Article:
Alaska expands monitoring of animal respiratory pathogens
KENAI, Alaska (AP) — Alaska is asking hunters to bring the heads of certain animals killed this season to state wildlife officials so the animals can be screened for respiratory pathogens.
The state Department of Fish and Game is expanding its monitoring program of Mycoplasma ovipneumoniae, a bacterium that can cause respiratory disease in big game animals, the Peninsula Clarion reported Sunday.
The bacterium, also referred to as M. ovi, was previously believed to be restricted to sheep and goats. But it was detected earlier this year in Alaska moose and caribou. The pneumonia-like disease has been connected with mass game die-offs in the continental U.S., and it was linked to the death of an emaciated caribou from the Fortymile herd near Fairbanks.
“The presence of M. ovi in an animal does not necessarily mean it is sick or will become sick,” the department said in a statement. “The ability of M. ovi to cause pneumonia depends not only upon the strain of the bacteria but more importantly is impacted by multiple stressors on the animal including poor nutritional condition and/or environmental factors such as extreme weather.”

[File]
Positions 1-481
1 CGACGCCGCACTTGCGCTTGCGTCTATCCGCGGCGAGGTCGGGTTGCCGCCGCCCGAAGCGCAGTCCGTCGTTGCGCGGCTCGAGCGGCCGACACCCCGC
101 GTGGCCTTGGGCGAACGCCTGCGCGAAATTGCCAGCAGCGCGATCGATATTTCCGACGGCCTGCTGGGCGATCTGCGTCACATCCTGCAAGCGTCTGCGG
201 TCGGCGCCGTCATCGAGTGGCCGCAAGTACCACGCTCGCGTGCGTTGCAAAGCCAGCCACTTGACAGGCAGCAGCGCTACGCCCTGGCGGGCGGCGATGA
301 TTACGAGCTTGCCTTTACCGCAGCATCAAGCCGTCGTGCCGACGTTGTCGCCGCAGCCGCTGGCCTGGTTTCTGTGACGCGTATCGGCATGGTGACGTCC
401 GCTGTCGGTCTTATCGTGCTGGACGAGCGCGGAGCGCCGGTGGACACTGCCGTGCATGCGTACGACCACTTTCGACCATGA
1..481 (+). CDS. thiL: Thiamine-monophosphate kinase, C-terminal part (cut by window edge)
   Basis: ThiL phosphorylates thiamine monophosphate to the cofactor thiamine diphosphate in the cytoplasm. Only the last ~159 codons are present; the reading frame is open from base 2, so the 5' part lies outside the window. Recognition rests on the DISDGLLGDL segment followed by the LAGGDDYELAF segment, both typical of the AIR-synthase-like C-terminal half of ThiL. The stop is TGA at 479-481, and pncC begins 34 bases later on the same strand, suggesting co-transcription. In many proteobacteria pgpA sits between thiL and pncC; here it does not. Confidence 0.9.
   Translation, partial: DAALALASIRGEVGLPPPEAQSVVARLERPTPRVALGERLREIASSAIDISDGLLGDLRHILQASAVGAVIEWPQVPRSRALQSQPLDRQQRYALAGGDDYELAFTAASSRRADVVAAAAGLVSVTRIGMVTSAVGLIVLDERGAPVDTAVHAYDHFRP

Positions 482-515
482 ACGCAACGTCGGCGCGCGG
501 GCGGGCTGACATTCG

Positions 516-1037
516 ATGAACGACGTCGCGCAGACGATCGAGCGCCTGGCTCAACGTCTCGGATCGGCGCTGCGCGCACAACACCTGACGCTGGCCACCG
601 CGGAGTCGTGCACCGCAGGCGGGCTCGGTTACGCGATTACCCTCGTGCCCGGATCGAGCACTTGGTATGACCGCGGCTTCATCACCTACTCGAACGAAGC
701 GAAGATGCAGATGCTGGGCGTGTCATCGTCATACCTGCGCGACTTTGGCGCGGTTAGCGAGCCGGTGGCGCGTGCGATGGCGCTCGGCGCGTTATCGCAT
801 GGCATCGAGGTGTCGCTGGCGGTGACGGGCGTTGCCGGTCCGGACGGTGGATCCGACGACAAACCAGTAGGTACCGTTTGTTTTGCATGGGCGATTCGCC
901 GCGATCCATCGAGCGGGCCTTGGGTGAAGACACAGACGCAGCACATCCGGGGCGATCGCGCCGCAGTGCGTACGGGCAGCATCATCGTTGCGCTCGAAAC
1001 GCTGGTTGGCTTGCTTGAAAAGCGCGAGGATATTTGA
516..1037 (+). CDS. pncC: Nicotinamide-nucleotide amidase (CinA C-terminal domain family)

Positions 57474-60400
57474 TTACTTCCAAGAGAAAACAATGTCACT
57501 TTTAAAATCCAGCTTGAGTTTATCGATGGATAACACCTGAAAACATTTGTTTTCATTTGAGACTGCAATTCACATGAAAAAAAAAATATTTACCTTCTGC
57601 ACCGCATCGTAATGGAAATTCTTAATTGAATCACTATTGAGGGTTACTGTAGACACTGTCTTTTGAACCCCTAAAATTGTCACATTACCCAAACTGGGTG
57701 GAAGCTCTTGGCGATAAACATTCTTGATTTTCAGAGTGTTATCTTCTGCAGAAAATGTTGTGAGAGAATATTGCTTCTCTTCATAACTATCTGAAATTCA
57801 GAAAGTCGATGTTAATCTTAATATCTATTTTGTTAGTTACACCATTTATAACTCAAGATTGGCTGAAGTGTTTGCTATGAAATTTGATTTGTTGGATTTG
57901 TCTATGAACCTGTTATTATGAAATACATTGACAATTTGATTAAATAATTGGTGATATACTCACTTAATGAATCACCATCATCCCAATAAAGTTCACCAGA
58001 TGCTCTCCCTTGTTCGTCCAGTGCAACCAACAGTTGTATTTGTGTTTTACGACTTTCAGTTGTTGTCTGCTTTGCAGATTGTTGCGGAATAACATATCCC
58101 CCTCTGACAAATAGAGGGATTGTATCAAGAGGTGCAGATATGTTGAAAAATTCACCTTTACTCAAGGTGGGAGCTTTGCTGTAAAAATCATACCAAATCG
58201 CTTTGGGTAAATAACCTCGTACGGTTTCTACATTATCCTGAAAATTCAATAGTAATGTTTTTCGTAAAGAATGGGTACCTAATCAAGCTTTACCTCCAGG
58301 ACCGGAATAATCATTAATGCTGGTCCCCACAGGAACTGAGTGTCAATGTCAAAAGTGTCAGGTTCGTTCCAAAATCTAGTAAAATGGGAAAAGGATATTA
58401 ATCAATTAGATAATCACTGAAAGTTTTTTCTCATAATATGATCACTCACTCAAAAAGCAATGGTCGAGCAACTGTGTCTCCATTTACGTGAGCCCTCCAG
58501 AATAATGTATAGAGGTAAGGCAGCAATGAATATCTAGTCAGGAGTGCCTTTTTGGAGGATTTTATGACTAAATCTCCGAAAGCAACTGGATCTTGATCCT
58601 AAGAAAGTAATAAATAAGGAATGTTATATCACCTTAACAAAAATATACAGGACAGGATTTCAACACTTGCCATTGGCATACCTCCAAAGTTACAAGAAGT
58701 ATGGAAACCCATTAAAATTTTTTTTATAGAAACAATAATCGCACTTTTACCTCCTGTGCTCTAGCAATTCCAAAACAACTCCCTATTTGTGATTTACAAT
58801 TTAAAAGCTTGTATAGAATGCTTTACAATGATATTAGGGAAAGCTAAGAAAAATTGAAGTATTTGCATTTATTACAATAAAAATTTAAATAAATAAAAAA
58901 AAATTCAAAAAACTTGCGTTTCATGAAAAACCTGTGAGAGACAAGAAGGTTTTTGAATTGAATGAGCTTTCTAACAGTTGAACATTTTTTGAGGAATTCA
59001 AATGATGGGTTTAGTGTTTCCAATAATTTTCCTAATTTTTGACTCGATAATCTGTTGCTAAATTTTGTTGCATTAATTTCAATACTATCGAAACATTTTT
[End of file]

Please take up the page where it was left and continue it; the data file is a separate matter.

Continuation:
Wildlife officials are asking hunters to submit the heads of Dall sheep, mountain goats and Delta bison within two weeks of them being killed. They also ask for moose, caribou and muskoxen from certain locations to be submitted for testing.
Officials plan to swab the animals’ nasal cavities and send the samples to a lab for testing. Officials ask for the heads to be kept cool but not frozen.
“Thanks to hunters willing to bring in the head of harvested animals in those wildlife populations we’d like to sample,” said Bruce Dale, director of the state division of wildlife conservation. “We know that hunters understand the importance of disease surveillance and we appreciate their assistance with this effort.”
Information from: (Kenai, Alaska) Peninsula Clarion, http://www.peninsulaclarion.com